The reception continued lateron with welcoming words by Matthias Kleiner, President of the Leibniz Association, followed by a keynote by the movie producer Peter Herrmann, who´s best known for producing the Academy Award winning movie “Nowhere in Africa”. Herrmann spoke about the crises that his movies display, but also about the crises of movie making and the challenges that an independent movie producer faces.

The second conference day began with a panel organized by the working group “Socio-Political Crises”. Antonia Witt (Peace Research Institute Frankfurt) chaired the panel which was titled “Permanent crises of political institution between visibility and invisibility”. Witt brought up the argument that political institutions are in a permanent state of crisis and it is only the visibility of the crisis that varies. She initiated the discussion, which was led by Nicole Deitelhoff, Frank Bösch (Center for Contemporary History) and Andrew Hurrell (University of Oxford). Deitelhoff started the discussion by taking a look at the International Criminal Court, the RtoP and the contestation that both innovations experienced since their emergence. Deitelhoff tested the widespread notion that these two norms are in crisis and stated that much of this contestation results from unresolved tensions in the normative architecture of the UN-system. Bösch turned the attention of the audience towards the Iranian revolution and analysed how global media communication created such a powerful crisis. He showed how international journalism supported indirectly the rise of Chomeini’s position during his French exile in 1978/79, and how his return to Teheran was transformed into a “live broadcasting of history”. Also referring to the crises of the 1970s, Hurrell reflected in his presentation on the notion of the crisis of global and international order and pointed the audience towards the mechanisms of resolving crisis in the 1970s in order to make sense of the current state. Hurrell unpacked the idea of permanent crisis and created links between previous crises and the current situation.  

The fourth panel, organized by the working group “Environmental Crises” and chaired by Andreas Macke (Leibniz Institute for Tropospheric Research), was dealing with “Environmental crisis in the eye of different beholders: From seeing and understanding”. Jochen Schanze (Leibniz Institute of Ecological Urban and Regional Development), Simonas Kecorius (Leibniz Institute for Tropospheric Research) and Jale Tosun (University of Heidelberg) highlighted different ecological crises and approaches. Schanze introduced in his presentation a new conceptualization of environmental crises, which is characterized by its multidisciplinary approach. Kecorius reported about the on-going work on mitigating emissions of black carbon in Metro Manila in the Philippines, focusing on the transdisciplinary approach of bringing together researchers from different areas with stakeholders. Tosun concluded the panel by talking about the mobilization potential of NGOs in the context of water pollution as an emerging crisis. Overall, the panel highlighted the need for an integrated approach to environmental crisis research, including natural, spatial and social sciences.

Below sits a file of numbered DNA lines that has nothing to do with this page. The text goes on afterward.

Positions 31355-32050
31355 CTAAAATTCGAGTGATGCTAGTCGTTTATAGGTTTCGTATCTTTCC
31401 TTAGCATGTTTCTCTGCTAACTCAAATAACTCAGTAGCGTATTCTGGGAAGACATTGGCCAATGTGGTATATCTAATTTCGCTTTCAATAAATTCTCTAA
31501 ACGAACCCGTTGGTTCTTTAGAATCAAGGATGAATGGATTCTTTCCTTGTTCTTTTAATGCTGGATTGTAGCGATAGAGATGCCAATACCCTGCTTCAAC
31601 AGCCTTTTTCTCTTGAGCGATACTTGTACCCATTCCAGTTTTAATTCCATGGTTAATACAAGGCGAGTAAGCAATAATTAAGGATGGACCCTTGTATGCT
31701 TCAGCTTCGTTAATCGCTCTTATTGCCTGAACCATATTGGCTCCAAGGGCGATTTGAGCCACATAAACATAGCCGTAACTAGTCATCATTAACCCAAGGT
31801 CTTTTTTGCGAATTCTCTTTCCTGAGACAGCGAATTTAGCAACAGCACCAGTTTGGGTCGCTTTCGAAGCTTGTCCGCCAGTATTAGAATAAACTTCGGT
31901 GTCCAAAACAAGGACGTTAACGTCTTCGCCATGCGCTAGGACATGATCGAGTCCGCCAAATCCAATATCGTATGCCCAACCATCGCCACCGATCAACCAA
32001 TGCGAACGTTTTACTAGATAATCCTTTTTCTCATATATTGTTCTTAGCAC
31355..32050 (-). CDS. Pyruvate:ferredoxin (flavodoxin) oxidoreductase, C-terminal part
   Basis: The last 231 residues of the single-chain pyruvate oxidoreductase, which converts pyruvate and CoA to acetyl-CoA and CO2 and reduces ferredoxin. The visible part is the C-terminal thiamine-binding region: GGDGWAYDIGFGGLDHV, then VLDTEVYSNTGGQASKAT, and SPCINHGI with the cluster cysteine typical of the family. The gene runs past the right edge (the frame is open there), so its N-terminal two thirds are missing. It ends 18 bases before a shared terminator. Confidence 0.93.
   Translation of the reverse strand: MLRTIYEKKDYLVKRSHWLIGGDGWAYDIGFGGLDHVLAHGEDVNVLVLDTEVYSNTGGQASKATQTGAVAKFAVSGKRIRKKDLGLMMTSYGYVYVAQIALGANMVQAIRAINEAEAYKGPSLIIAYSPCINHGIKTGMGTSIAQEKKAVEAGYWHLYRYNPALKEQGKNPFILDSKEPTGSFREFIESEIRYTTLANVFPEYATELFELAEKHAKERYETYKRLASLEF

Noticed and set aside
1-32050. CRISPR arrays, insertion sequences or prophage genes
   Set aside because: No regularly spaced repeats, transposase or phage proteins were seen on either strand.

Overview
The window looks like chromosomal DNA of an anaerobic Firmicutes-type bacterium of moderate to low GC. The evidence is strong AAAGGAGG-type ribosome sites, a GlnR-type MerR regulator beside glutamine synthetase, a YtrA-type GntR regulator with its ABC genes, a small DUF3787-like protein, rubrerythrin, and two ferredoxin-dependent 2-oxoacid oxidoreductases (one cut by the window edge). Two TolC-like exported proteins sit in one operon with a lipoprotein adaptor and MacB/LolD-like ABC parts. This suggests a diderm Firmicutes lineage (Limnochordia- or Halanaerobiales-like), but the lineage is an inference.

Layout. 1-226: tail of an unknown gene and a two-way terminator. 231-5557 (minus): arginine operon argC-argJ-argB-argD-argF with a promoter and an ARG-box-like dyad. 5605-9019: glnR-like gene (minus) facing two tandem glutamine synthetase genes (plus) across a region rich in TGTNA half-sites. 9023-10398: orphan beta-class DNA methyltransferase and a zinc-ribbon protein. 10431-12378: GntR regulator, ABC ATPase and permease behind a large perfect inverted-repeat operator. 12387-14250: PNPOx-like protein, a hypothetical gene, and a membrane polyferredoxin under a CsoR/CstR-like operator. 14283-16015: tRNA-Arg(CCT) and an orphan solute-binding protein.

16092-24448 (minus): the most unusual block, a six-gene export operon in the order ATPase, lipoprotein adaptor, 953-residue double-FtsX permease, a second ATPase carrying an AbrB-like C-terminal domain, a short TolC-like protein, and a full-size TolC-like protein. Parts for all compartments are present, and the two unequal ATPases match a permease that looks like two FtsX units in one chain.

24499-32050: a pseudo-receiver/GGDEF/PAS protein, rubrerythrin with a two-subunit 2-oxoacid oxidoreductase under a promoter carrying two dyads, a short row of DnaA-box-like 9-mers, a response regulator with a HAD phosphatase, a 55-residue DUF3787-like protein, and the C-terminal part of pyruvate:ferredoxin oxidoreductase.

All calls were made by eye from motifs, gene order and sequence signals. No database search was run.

The final panel of the conference was themed “Food insecurity, food price developments, and social protests”. Organized by the Working Group “Humanitarian Crises” and chaired by Stefan Kroll (Peace Research Institute Frankfurt), the panel dealt with the visibility and invisibility of the humanitarian crisis of food insecurity. Kroll discussed the topic together with Osama Ahmed (Leibniz Institute of Agricultural Development in Transition Economies) and Charles Martin-Shields (German Development Institute). Zooming in on the issue of food insecurity and agricultural and food price developments, Osama evaluated policy changes by the Egyptian government from the perspective of agricultural economics by using the example of price developments along the wheat-to-bread supply chain. Martin-Shields presented in his talk that researchers have found that causal and substantive links exist between food security and violent conflict, spanning the individual up to global levels. He focused in his talk on the challenge of bringing these long-term impacts of food insecurity into the wider public policy debate and showed techniques that are used to disentangle complex food security issues during crises.

Altogether, the contributions to this conference reflected on the complex relationship of subjective and objective understandings of the concept of crisis. Although it would be expected that the term crisis would imply immediate visibility, crises are made visible or transfigured by social actors. The individual panel events, at which researchers form the alliance as well as external experts gave presentations, contributed to the dissemination of our activities. Based on this motivating and inspiring experience, we are already looking forward to the next conference scheduled for spring 2020.

    Conference Venue & Date

    Leibniz Association Headquarters

    12.-13. December 2018